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  1. Hume’s Passion-Based Account of Moral Responsibility.Taro Okamura - 2023 - Hume Studies 48 (2):195-216.
    Many scholars have claimed that the psychology of the indirect passions in the Treatise is meant to capture how we come to regard persons as morally responsible agents. My question is exactly how the indirect passions relate to responsibility. In elucidating Hume’s account of responsibility, scholars have often focused not on the passionate responses themselves, but on their structural features. In this paper, I argue that locating responsibility in the structural features is insufficient to make sense of Hume’s account of (...)
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  2. Responses to Ryan, Fosl and Gautier: SKEPSIS Book Symposium on 'Recasting Hume and Early Modern Philosophy', by Paul Russell.Paul Russell - 2023 - Skepsis: A Journal for Philosophy and Interdisciplinary Research 14 (26):121-139.
    In the replies to my critics that follow I offer a more detailed account of the specific papers that they discuss or examine. The papers that they are especially concerned with are: “The Material World and Natural Religion in Hume’s Treatise” (Ryan) [Essay 3], “Hume’s Skepticism and the Problem of Atheism” (Fosl) [Essay 12], and “Hume’s Philosophy of Irreligion and the Myth of British Empiricism (Gautier) [Essay 16].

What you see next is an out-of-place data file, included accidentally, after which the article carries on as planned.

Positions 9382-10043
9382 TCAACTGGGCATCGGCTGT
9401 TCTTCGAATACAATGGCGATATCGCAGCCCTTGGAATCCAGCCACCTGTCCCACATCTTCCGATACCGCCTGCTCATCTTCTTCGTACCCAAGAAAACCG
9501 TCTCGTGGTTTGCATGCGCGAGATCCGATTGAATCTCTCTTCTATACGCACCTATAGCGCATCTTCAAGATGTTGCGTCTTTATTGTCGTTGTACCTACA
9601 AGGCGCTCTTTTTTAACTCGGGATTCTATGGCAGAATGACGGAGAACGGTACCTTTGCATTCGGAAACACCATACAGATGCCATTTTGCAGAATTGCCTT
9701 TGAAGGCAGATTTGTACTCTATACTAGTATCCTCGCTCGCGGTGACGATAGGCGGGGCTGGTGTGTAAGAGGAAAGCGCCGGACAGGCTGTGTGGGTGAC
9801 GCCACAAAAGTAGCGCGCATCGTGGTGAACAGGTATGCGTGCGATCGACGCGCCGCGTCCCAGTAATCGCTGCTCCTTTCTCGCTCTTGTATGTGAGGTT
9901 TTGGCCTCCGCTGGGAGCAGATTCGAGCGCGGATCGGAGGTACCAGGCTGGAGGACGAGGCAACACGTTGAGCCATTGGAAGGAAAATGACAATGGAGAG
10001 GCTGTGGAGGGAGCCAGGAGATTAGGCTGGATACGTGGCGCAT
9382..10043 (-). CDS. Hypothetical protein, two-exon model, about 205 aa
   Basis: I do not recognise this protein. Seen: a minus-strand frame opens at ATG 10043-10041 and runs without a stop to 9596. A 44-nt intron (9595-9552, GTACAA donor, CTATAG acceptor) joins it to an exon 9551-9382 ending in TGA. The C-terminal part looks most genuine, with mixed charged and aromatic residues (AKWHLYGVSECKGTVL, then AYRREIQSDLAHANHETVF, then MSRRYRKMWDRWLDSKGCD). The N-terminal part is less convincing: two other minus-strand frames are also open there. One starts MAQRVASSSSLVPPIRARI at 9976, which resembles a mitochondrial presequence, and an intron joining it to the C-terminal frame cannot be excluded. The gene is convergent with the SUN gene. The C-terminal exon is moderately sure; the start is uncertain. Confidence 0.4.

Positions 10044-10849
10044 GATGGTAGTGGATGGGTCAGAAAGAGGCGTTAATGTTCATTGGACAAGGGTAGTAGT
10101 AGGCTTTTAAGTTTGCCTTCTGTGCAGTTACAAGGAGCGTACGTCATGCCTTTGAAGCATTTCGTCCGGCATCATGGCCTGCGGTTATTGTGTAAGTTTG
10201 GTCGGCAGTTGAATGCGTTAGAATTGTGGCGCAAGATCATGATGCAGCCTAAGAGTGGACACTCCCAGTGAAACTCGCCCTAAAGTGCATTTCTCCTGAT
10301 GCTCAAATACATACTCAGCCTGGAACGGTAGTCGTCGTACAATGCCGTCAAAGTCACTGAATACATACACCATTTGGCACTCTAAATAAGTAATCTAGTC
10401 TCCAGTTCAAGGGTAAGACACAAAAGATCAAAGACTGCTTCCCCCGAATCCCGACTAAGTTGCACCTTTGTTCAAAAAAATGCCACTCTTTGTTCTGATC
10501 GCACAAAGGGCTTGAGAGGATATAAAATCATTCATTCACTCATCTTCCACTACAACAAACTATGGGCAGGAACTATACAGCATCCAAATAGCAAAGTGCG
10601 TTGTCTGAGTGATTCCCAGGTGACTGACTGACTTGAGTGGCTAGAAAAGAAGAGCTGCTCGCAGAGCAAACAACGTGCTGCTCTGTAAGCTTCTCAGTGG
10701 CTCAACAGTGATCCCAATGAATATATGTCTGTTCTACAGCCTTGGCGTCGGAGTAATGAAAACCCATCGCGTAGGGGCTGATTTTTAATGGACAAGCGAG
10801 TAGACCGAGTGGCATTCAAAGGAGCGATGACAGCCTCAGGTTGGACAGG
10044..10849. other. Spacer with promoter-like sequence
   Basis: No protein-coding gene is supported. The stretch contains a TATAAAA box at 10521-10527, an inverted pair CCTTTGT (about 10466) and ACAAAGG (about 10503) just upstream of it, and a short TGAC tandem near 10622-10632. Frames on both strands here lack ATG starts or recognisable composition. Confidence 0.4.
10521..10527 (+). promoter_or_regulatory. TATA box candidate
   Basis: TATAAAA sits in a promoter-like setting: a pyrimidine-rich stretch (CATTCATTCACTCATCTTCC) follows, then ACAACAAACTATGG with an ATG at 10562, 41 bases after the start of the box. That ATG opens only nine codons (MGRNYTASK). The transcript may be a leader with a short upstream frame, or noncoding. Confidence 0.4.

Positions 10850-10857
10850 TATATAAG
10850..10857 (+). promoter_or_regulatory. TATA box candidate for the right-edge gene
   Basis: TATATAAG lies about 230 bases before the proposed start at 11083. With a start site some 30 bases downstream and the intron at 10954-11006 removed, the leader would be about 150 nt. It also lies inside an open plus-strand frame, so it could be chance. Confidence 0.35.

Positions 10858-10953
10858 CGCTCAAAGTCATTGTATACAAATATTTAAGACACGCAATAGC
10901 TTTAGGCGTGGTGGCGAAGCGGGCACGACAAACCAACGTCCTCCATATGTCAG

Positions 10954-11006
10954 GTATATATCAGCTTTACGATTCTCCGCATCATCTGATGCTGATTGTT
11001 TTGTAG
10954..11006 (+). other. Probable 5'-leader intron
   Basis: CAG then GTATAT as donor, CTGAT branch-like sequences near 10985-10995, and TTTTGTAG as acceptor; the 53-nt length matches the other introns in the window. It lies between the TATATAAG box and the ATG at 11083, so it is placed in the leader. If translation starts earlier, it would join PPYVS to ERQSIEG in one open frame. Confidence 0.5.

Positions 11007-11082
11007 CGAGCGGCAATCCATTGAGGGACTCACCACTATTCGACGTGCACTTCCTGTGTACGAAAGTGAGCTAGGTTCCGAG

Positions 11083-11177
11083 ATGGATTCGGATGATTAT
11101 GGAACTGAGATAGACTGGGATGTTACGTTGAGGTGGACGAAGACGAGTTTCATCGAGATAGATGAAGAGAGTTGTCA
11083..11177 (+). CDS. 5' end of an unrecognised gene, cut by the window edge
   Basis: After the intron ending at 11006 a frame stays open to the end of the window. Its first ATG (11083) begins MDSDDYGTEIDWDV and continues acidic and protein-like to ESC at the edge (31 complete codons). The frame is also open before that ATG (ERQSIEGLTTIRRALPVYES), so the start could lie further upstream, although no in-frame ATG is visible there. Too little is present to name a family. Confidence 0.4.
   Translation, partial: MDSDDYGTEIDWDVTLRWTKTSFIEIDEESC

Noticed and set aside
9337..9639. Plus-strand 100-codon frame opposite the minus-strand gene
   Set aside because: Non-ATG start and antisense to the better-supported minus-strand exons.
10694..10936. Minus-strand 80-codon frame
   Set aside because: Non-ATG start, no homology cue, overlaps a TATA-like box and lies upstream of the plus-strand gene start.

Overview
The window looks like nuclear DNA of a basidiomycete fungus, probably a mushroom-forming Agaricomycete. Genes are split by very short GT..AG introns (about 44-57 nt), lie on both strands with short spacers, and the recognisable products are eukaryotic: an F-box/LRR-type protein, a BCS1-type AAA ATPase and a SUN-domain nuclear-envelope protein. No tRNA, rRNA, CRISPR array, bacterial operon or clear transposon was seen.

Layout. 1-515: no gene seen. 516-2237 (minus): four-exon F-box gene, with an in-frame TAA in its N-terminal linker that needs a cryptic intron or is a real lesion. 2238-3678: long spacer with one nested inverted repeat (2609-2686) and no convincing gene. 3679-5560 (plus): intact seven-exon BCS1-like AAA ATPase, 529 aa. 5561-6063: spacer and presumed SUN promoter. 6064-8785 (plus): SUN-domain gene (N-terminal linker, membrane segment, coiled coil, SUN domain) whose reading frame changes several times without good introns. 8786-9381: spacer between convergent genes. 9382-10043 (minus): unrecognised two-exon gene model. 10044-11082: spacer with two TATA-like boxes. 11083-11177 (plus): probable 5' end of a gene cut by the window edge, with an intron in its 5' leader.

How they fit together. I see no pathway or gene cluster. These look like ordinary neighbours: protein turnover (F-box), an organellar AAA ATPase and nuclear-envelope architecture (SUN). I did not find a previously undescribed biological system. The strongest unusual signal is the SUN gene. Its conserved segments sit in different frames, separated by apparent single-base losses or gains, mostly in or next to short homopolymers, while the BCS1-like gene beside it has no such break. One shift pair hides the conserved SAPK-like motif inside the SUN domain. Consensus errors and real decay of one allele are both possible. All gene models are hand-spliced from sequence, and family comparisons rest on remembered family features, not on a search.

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  3. Precis of Recasting Hume and Early Modern Philosophy. SKEPSIS Book Symposium: Paul Russell, Recasting Hume and Early Modern Philosophy, With replies to critics: Peter Fosl (pp. 77-95), Claude Gautier (pp. 96-111) , and Todd Ryan (pp.112-122).Paul Russell - 2023 - Skepsis: A Journal for Philosophy and Interdisciplinary Research 14 (26):71-73.
    Recasting Hume and Early Modern Philosophy is a collection of essays that are all concerned with major figures and topics in the early modern philosophy. Most of the essays are concerned, more specifically, with the philosophy of David Hume (1711-1776). The sixteen essays included in this collection are divided into five parts. These parts are arranged under the headings of: (1) Metaphysics and Epistemology; (2) Free Will and Moral Luck; (3) Ethics, Virtue and Optimism; (4) Skepticism, Religion and Atheism; and (...)